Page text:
BY JENNIFER WARFEL JUSZKIEWICZ
Tina Cook Franks, a manager at Granger Jewelry and Pawn, remembers the day, years ago, when an elderly widower came into her store. She was working at a small mom-and-pop pawnshop at the time, and she is a skilled appraiser. The old man came up to the counter and explained his situation.
He and his wife had never had much money, but they had raised a family and owned their house. Now his wife had passed away, and the house was falling apart. It was all he had, but it wasn’t much. He needed a new roof, furnace, water heater – the works. He didn’t have enough savings to cover the expense.
“What could I do?” Franks wondered, “What could he have brought with him that would possibly get him enough money to pay for all those renovations?”
He brought out a series of boxes, his wife’s collection of costume jewelry, gathered from years of garage sales and thrift shops. Franks opened the boxes, poring over his items, cataloguing and appraising each one. When she was done, she turned to him and made him an offer.
“When he learned that the jewelry was worth enough to pay for all of the repairs, he called me his angel and broke down crying. He thanked me for being so honest,” Tina recalls. This is her favorite memory from years spent as a pawnbroker.
Pawning Through the Ages
Pawning isn’t new. Pawnshops have been around since the 19th century. Charles Dickens wrote an entire short story about them. To pawn something means to leave something of value in exchange for a small loan with interest. Back when pawning began, people would pawn everything from jewelry and silverware to clothes and tools. In the landmark 1948 Italian film “Bicycle Thieves,” the protagonist even pawns his wife’s bridal linens so he can buy a bicycle and get a job to support his family.
Partially because people often patronized pawnshops during times of great need and distress, leaving the objects they most valued behind, pawnshops developed a rather negative reputation. Dickens certainly didn’t care for them.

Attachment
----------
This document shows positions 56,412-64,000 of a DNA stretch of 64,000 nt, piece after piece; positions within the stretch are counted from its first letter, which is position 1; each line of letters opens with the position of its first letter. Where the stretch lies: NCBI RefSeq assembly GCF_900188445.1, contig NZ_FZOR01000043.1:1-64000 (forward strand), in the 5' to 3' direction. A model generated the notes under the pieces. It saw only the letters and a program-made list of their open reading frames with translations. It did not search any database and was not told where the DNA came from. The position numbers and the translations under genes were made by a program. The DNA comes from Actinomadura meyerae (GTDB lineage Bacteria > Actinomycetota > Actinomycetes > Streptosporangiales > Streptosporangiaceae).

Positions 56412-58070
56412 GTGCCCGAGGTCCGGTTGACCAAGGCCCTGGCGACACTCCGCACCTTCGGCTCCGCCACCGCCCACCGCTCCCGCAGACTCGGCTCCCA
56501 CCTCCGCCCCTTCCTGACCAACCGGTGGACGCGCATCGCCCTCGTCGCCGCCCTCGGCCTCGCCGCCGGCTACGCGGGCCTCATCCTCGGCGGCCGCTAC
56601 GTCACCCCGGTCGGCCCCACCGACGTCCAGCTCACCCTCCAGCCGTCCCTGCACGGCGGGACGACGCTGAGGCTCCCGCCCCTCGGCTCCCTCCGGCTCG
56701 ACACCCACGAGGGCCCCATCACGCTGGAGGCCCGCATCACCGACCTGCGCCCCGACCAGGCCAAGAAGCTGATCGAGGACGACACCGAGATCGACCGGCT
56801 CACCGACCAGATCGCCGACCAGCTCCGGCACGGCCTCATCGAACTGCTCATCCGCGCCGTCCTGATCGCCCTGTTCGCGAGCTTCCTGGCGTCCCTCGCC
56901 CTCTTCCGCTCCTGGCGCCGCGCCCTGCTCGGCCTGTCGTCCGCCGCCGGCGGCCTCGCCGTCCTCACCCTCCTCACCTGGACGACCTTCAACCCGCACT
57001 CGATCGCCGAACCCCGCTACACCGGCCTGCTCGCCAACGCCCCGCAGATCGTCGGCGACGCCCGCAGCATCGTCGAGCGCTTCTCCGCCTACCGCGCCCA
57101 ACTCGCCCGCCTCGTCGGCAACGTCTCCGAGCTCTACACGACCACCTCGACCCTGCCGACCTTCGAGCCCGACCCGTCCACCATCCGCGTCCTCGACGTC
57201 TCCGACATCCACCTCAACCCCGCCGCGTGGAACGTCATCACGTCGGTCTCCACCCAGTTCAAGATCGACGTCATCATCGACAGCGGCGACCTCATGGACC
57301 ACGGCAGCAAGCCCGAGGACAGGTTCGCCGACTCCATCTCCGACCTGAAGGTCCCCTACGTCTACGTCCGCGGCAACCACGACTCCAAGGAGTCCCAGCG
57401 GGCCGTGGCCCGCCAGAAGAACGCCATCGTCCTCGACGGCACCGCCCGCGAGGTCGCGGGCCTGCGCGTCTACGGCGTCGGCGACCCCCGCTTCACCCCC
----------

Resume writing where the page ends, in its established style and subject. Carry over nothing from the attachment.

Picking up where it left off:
However, even Dickens admits that there are different levels of pawnshops – the higher-end ones in his time often had back or secluded entrances, so people could conduct their business privately. Improved laws made the institutions more reputable as well.
And one must admit that pawnshops serve a purpose. They allow people to liquidate their non-monetary assets so they can meet their immediate needs. Maria Tanksley, district manager of Worldwide Jewelry and Pawn (WWJP) in South Bend, notes that “40% of people do not have a relationship with a financial institution. We help them when they need extra cash.”
They are, as in Dickens’ time, discreet and courteous. And, lately, they have become superstars. The next chapter in the pawnshop history has been, ironically, televised on the History Channel. The show Pawn Stars features three generations of the Harrison family: grandfather, father, son, and son’s dopey friend, all working at a successful pawnshop in Las Vegas.
The show is a certifiable hit, and other stations are trying to get in on the action. In May of this year, The Learning Channel found what they thought was a new angle, creating the show “Pawn Queens.” The show follows two women and two men at their pawnshop in Naperville, Ill. After all, who would ever think of women working in a pawnshop?
Pawn Queens? Really?
TLC is a bit behind the times. Women have worked in pawnshops at least since that short story by Dickens; he mentions a female pawnbroker. However, it is true that women have certainly been underrepresented in the field.
The National Pawnbrokers Association (NPA) says women are more common now than in the past: “The number of women pawnbrokers has grown in the last decade, as well as their involvement as advocates for the industry on a regional, state, and national level.”
One of their members, Ramona Thompson, remembers a time when she was the only woman on the NPA Board of Directors; now they make up more than 10% of the members. Steps are certainly being made to acknowledge the contributions of women to the field.